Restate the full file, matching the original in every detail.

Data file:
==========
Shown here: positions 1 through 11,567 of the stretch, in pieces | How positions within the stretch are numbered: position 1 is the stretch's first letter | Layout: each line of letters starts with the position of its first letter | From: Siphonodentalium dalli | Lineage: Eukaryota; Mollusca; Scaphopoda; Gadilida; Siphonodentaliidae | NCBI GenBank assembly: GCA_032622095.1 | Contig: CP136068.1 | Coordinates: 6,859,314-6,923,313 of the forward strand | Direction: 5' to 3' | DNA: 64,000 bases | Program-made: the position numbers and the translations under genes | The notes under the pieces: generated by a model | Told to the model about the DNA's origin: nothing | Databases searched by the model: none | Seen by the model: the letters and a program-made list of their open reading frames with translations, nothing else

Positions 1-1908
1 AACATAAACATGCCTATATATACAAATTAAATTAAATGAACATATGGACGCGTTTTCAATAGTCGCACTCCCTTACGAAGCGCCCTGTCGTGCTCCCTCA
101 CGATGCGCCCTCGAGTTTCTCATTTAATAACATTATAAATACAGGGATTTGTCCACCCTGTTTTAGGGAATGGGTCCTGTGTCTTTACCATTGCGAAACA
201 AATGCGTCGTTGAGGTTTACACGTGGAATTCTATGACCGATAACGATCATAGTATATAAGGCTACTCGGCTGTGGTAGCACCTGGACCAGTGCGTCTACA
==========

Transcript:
Shown here: positions 1 through 11,567 of the stretch, in pieces | How positions within the stretch are numbered: position 1 is the stretch's first letter | Layout: each line of letters starts with the position of its first letter | From: Siphonodentalium dalli | Lineage: Eukaryota; Mollusca; Scaphopoda; Gadilida; Siphonodentaliidae | NCBI GenBank assembly: GCA_032622095.1 | Contig: CP136068.1 | Coordinates: 6,859,314-6,923,313 of the forward strand | Direction: 5' to 3' | DNA: 64,000 bases | Program-made: the position numbers and the translations under genes | The notes under the pieces: generated by a model | Told to the model about the DNA's origin: nothing | Databases searched by the model: none | Seen by the model: the letters and a program-made list of their open reading frames with translations, nothing else

Positions 1-1908
1 AACATAAACATGCCTATATATACAAATTAAATTAAATGAACATATGGACGCGTTTTCAATAGTCGCACTCCCTTACGAAGCGCCCTGTCGTGCTCCCTCA
101 CGATGCGCCCTCGAGTTTCTCATTTAATAACATTATAAATACAGGGATTTGTCCACCCTGTTTTAGGGAATGGGTCCTGTGTCTTTACCATTGCGAAACA
201 AATGCGTCGTTGAGGTTTACACGTGGAATTCTATGACCGATAACGATCATAGTATATAAGGCTACTCGGCTGTGGTAGCACCTGGACCAGTGCGTCTACA